You have taste receptors in the stomach, intestines, pancreas, lungs, anus, testicles and the brain

Next time you’re stuffing fistfuls of delicious bacon into your taste receptors , you might want to consider sticking a piece or two of crispy goodness into your crotch, then up your butt for good measure.

No, I’m not suggesting you develop a kinky bacon fetish (although experimenting with bacon condoms is always a good idea). I’m just a firm believer in enjoying the maple-hickory goodness with all of your body’s taste receptors. Including the ones chilling on the tops of your testicles and at the entrance to your anus. Yeah, you read that right: if you have testicles, you also have a gorgeous set of taste receptors right at the tippy tops of your gonads. Just waiting to approve or disapprove your flavored condom choices.

The same goes for the neat cluster of taste receptors sitting just inside your anus. Although we feel kind of bad for that particular part of your anatomy. Something tells us Nature gave them the sh*tty end of the stick.

Taste Cell

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Taste receptors :“Good medicine always tastes bitter”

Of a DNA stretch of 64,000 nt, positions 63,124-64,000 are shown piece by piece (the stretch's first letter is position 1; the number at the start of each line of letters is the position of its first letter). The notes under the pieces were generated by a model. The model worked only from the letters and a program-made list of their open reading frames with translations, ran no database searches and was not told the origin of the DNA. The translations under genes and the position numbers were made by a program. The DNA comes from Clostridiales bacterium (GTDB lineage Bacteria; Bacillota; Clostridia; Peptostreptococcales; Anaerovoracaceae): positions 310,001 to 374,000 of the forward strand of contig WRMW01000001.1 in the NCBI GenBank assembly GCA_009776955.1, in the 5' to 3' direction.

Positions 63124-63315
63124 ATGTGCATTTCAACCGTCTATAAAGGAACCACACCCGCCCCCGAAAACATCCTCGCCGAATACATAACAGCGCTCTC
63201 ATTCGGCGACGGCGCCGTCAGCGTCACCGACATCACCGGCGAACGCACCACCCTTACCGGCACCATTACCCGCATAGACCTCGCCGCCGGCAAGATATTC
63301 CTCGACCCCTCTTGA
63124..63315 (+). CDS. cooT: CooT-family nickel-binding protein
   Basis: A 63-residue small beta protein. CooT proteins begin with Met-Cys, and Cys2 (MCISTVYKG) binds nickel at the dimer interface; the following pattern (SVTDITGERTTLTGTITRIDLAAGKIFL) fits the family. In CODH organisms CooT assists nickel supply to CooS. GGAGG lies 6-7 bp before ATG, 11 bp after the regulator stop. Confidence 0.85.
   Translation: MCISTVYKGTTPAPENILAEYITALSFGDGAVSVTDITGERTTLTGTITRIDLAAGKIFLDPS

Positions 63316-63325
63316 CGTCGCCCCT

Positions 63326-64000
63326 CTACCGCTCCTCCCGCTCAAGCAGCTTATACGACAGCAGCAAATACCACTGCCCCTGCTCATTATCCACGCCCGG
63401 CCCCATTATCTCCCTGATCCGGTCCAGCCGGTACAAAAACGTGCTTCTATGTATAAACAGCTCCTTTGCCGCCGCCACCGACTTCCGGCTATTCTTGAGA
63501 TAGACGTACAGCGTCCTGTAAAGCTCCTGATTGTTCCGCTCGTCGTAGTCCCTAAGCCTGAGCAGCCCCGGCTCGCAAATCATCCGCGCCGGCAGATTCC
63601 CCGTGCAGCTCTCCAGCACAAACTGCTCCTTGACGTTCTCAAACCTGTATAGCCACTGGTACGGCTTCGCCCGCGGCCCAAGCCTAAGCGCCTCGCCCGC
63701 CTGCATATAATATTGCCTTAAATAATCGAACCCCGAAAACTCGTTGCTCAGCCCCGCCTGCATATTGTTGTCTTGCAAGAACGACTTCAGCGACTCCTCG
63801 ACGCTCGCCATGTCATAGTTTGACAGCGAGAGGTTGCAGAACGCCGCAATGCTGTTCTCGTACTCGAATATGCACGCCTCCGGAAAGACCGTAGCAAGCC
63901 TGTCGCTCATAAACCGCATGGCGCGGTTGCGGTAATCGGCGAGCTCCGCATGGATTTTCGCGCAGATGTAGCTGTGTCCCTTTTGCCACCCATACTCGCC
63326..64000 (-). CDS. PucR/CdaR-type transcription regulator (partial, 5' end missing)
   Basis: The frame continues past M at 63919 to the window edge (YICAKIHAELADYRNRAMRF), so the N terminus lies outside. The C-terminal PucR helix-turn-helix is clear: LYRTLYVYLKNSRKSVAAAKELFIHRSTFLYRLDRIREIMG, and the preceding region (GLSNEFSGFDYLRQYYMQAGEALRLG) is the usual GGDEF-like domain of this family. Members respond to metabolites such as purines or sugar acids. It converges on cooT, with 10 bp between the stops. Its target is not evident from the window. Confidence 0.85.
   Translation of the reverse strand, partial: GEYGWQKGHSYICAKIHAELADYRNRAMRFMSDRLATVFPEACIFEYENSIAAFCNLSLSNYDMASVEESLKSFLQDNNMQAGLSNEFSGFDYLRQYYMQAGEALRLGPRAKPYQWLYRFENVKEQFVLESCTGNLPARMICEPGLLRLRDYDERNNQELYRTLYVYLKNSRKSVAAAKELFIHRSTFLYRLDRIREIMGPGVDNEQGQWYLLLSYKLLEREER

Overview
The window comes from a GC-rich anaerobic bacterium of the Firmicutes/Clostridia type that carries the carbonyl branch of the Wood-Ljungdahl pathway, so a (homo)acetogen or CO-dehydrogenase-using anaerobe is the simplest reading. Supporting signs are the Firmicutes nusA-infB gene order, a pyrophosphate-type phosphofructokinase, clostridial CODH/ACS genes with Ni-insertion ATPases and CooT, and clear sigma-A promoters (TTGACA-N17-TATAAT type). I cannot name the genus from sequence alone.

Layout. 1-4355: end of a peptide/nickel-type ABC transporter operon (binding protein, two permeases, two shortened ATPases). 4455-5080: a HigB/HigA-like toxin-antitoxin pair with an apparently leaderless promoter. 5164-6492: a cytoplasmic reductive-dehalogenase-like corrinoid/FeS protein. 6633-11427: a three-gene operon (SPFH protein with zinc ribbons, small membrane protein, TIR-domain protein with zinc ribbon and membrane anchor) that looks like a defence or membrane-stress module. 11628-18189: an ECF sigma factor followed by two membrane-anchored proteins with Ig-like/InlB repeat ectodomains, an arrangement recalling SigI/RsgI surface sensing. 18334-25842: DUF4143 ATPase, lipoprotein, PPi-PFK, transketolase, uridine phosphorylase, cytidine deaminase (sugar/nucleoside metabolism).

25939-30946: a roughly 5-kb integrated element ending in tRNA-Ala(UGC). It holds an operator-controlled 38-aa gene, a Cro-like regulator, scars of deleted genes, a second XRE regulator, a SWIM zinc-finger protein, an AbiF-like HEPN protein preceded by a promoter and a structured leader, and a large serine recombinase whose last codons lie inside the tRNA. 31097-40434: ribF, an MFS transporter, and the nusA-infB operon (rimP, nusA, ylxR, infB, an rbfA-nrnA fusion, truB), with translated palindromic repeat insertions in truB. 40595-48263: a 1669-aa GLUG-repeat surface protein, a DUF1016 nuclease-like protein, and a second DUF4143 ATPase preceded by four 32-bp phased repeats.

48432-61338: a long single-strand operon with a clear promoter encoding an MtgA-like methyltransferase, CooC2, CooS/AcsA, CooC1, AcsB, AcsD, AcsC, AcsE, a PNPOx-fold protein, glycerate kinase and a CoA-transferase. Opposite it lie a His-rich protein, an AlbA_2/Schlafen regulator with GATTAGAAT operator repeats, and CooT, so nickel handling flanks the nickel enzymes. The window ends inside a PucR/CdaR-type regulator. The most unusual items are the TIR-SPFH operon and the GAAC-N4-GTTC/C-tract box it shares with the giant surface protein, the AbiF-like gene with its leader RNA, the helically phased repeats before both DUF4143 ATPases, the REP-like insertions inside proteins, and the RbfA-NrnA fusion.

“Good medicine always tastes bitter.” This ancient Oriental wisdom may soon be verified with modern

biology. Traditionally, bitter taste, one of five basic taste qualities. It is thought to guide organisms to avoid

harmful toxins and noxious substances and thus is critical to animal and human survival.

The sensors for bitter compounds in vertebrates are bitter taste receptors (T2Rs or TAS2Rs). A class of G

protein–coupled receptors (GPCRs) originally identified in type II taste receptor cells in the taste bud.

Traditionally it has been assumed that, responding to the pressure of food selection, different species have

evolved with different numbers of T2Rs: 25 in humans and 35 in mice .

Over the past decade, however, the expression of T2Rs and their downstream signaling molecules have been

found in several extraoral systems, including the digestive, respiratory, and genitourinary systems, as well as

in brain and immune cells. Moreover, these receptors carry out different biological functions in their varied locations.

These findings raise the intriguing possibilities that the evolution of T2Rs. This may also be influenced by

biological functions mediated by these receptors in extraoral cells and tissues (Campbell et al., 2014). T

hat these extraoral T2Rs may be attractive targets for new medicines. That currently used bitter medicines may

exert their pharmacological functions by acting on these extraoral receptors. Which, until now, have been

considered side effects or adverse effects.

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